For example, let’s compare a 401(k) plan that charges 2% in fees to one that changes 1%. Both start with a balance of $100,000 and have an expected annual rate of return of 8%. After 30 years, the account paying 2% in fees would have grown to $574,350. Meanwhile, the account paying 1% in fees would have grown to $761,225.

How Can You Find Out How Much You're Paying?

Each year, the DOL requires every 401(k) plan to distribute an annual fee notice to plan participants which includes an explanation of the plan-level and individual-level fees that might be deducted from a participant’s account.[4]

They will likely be stated in the prospectus you receive when you enroll in a plan. If you opened your 401(k) years ago and don’t remember seeing this prospectus, you can check in the updates you most likely receive annually. Look for categories or line items like “Total Asset-Based Fees,” “Total Operating Expenses As a %” or “Expense Ratios,” which all measure fees.

Don't Forget About Old 401(k)s

  • Cash out: It’s important to note that the funds become taxable once cashed out.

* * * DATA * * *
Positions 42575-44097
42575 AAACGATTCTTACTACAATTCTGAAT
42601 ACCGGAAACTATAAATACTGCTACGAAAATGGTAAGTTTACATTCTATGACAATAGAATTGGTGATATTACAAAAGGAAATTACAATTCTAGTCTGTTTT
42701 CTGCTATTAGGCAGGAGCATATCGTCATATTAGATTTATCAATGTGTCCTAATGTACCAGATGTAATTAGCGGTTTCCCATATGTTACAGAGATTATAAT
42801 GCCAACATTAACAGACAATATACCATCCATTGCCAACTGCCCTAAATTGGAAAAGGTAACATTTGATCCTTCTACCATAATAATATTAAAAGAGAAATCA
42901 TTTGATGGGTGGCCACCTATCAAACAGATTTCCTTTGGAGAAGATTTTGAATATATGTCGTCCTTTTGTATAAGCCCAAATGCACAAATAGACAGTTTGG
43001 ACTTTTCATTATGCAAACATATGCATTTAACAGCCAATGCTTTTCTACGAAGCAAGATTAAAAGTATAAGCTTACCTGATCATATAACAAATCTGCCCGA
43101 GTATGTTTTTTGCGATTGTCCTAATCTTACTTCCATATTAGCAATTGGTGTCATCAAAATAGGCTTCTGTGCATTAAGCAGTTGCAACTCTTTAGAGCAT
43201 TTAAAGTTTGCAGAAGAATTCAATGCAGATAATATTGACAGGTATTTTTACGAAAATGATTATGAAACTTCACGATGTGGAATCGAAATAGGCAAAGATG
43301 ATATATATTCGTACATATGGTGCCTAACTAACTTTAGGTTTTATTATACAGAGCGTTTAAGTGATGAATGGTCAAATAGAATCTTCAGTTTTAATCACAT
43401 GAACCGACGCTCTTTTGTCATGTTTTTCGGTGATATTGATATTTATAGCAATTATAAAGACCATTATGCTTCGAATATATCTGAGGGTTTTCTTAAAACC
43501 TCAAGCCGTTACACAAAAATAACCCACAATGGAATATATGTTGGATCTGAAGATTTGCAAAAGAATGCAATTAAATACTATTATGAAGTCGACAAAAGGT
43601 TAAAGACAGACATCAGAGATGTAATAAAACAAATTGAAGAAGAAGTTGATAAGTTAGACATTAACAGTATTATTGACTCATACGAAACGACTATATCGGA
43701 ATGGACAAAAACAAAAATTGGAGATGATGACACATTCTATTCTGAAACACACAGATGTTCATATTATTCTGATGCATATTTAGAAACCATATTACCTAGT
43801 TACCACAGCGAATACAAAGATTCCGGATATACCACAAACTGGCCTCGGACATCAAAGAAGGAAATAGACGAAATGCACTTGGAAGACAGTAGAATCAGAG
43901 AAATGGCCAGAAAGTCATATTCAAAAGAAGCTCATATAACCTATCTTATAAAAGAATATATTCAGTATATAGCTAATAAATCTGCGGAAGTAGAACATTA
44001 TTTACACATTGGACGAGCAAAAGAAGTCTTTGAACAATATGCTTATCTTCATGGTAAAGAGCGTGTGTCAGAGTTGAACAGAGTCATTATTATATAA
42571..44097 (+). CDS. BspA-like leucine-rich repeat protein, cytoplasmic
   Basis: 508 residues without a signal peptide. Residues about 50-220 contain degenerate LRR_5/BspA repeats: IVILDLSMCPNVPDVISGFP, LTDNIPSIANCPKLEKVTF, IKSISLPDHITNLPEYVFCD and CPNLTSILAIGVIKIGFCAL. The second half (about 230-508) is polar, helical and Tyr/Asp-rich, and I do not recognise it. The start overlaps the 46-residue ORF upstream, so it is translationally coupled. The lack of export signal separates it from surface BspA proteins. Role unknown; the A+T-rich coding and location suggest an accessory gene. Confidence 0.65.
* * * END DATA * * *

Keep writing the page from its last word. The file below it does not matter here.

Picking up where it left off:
• Rollover into your new 401(k): It can help to compare fees between old and new 401(k) plans when considering this option. You will not pay tax on funds rolled over directly into your new 401(k).[5]
  • Rollover into an IRA: As with the previous option you should consider fees between both retirement accounts.
  • Continue with the old 401(k): In many cases you can simply leave your money in the 401(k) at your old workplace. Take your time in comparing fees and deciding on the best option. However, having multiple retirement accounts could complicate your finances.

Mutual Fund Expense Ratios

Mutual Funds expense ratios are also called 12b-1 fees. Each fund can set its own rate, so it’s important to find out what you’re paying. These fees can cover commissions to brokers and salespeople, as well as advertising and marketing costs. Fees can range between .25% and 1% of fund assets. Sometimes account owners may not realize how much they’re paying, since fees are deducted from the fund balance and not charged as a stand-alone fee.